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Civil Asset Forfeiture Corruption in NY

Suffolk County prosecutors accepted “bonuses” paid out of civil asset forfeiture proceeds:

Bonus recipients included deputy chief homicide prosecutor Robert Biancavilla, who received a total of $108,886 between 2012 and 2017, and division chief Edward Heilig and top public corruption prosecutor Christopher McPartland, who each received $73,000, according to records obtained from county Comptroller John Kennedy’s office through the Freedom of Information Law

Meanwhile, the former elected District Attorney, Thomas Spota, has been charged in the cover-up of the beating of a suspect by the a former police chief who was convicted in the assault.  One Suffolk County legislator has proposed having a more independent group determine whether seized money could be spent on bonuses.  That’s a good start.  Better would be protections against civil asset forfeiture in the first place by requiring a guilty verdict and proof that the funds being seized compensate the state (or victim) for the loss they incurred.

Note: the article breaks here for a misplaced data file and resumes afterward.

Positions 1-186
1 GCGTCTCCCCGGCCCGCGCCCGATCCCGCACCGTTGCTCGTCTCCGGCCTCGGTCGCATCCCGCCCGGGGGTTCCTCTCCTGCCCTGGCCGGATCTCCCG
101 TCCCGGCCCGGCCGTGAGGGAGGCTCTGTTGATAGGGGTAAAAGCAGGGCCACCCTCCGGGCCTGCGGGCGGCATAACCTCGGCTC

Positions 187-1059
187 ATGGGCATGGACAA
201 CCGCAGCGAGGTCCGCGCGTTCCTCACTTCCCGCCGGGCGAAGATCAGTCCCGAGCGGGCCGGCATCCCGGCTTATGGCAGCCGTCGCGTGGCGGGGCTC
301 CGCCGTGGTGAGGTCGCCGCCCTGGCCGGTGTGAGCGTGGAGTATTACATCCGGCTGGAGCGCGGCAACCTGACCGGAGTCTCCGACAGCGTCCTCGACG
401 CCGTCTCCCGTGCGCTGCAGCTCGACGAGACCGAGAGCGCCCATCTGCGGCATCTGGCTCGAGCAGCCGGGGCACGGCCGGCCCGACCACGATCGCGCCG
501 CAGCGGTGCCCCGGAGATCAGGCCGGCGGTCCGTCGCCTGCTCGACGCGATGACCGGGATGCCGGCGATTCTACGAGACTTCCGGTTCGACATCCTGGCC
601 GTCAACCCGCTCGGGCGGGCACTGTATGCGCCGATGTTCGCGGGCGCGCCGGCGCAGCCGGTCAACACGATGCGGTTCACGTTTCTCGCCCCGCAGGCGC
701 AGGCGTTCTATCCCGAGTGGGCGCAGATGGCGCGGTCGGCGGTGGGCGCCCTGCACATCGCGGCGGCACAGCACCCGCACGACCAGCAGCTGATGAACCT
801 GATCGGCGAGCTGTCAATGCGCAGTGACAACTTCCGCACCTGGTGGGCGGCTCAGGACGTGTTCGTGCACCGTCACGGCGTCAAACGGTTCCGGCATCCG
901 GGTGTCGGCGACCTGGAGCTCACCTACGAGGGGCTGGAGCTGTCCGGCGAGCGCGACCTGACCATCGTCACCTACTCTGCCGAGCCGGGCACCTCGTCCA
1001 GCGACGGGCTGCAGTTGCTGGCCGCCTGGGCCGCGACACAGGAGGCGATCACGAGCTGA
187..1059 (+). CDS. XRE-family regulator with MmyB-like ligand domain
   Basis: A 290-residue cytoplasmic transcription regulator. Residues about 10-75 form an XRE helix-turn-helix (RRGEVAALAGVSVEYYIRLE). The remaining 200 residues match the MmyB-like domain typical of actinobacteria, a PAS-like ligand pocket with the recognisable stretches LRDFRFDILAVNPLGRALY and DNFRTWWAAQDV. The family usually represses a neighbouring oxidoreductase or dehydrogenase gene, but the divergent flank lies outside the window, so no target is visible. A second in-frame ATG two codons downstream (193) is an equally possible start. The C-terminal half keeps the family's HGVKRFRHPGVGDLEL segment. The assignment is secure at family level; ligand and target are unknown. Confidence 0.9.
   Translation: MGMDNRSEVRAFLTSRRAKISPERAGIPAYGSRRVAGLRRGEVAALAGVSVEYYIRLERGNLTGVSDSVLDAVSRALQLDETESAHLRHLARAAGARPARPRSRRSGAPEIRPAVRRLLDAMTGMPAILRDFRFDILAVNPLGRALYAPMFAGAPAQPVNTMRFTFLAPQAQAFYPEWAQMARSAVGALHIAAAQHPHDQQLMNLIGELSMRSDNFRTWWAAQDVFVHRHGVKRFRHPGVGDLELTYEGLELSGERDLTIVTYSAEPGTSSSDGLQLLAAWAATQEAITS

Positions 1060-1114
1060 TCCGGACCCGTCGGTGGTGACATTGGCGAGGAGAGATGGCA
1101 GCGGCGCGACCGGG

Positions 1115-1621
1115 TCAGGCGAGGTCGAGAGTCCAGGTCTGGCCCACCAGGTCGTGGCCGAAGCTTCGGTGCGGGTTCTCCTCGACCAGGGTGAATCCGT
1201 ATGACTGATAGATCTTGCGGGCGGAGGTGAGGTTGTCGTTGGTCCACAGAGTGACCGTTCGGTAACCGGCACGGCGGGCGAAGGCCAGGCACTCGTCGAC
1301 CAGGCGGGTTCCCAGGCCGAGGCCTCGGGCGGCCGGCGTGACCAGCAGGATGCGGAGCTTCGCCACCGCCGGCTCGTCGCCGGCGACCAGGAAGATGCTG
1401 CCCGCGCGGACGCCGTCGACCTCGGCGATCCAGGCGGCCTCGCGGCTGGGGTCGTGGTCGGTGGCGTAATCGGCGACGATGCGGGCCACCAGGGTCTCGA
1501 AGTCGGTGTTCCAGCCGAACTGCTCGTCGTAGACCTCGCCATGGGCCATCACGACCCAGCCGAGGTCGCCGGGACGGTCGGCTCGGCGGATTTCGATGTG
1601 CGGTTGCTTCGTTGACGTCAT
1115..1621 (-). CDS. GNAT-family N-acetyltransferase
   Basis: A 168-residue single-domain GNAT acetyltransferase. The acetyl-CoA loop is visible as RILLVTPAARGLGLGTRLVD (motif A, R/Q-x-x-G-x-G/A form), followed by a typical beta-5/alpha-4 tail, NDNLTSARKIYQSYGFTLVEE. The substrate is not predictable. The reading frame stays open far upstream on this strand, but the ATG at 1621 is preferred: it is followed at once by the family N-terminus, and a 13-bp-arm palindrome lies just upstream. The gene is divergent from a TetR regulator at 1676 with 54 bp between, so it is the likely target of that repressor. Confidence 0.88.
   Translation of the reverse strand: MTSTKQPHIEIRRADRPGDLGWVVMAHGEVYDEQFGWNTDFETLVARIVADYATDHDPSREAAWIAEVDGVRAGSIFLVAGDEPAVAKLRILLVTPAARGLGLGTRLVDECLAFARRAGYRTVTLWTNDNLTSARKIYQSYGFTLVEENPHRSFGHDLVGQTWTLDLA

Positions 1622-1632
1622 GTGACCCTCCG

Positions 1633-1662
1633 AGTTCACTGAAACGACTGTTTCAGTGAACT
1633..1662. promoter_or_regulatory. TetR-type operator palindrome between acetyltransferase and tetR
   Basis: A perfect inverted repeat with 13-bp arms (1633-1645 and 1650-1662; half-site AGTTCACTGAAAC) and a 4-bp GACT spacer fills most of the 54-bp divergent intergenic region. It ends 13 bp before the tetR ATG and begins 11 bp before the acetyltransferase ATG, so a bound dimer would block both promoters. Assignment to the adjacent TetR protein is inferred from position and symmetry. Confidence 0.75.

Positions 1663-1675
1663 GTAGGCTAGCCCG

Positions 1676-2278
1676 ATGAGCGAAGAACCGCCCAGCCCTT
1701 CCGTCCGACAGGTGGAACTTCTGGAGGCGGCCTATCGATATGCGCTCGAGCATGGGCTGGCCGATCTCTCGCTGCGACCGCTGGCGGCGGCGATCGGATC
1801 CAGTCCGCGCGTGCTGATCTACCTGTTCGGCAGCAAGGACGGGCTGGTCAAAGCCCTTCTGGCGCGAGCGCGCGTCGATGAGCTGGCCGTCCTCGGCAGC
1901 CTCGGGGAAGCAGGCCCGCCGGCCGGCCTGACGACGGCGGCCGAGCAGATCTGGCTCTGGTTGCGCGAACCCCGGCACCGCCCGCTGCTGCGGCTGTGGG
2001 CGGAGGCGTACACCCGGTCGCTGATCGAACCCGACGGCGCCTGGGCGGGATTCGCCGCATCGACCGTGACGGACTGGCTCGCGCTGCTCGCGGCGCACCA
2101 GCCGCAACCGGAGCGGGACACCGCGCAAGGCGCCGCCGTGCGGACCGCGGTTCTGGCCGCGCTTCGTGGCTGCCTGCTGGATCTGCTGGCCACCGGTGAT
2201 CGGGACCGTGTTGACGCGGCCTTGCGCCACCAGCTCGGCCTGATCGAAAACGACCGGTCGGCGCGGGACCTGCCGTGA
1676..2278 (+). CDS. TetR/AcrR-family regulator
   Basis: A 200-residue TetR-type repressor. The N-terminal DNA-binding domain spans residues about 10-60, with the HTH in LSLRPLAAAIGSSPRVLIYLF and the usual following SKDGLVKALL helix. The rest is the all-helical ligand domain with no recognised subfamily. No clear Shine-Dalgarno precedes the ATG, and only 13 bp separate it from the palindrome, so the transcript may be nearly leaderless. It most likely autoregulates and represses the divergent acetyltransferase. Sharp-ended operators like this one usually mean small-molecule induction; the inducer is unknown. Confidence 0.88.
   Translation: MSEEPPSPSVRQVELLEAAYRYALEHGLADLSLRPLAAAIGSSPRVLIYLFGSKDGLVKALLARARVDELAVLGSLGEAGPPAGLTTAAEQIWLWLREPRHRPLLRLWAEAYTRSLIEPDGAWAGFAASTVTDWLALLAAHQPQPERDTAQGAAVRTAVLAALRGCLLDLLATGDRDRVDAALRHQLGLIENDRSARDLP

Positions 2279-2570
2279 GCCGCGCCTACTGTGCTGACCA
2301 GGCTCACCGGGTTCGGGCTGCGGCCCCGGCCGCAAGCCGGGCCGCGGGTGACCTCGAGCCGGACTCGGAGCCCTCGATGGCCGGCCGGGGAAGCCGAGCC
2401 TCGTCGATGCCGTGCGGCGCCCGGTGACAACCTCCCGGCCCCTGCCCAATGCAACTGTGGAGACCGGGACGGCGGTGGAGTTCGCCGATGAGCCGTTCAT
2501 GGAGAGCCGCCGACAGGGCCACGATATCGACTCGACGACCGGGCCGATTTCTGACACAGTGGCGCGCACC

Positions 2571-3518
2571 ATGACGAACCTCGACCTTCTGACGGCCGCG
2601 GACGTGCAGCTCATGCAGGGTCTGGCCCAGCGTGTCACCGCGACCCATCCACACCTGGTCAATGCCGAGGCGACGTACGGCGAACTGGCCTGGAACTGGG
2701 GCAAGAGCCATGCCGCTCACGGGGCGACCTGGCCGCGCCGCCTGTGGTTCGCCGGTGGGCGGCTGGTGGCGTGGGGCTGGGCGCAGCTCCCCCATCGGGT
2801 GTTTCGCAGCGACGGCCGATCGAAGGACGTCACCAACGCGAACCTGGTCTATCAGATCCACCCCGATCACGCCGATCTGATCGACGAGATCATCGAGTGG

As it stands, civil asset forfeiture as a policy is rife with abuses that need to be corrected.

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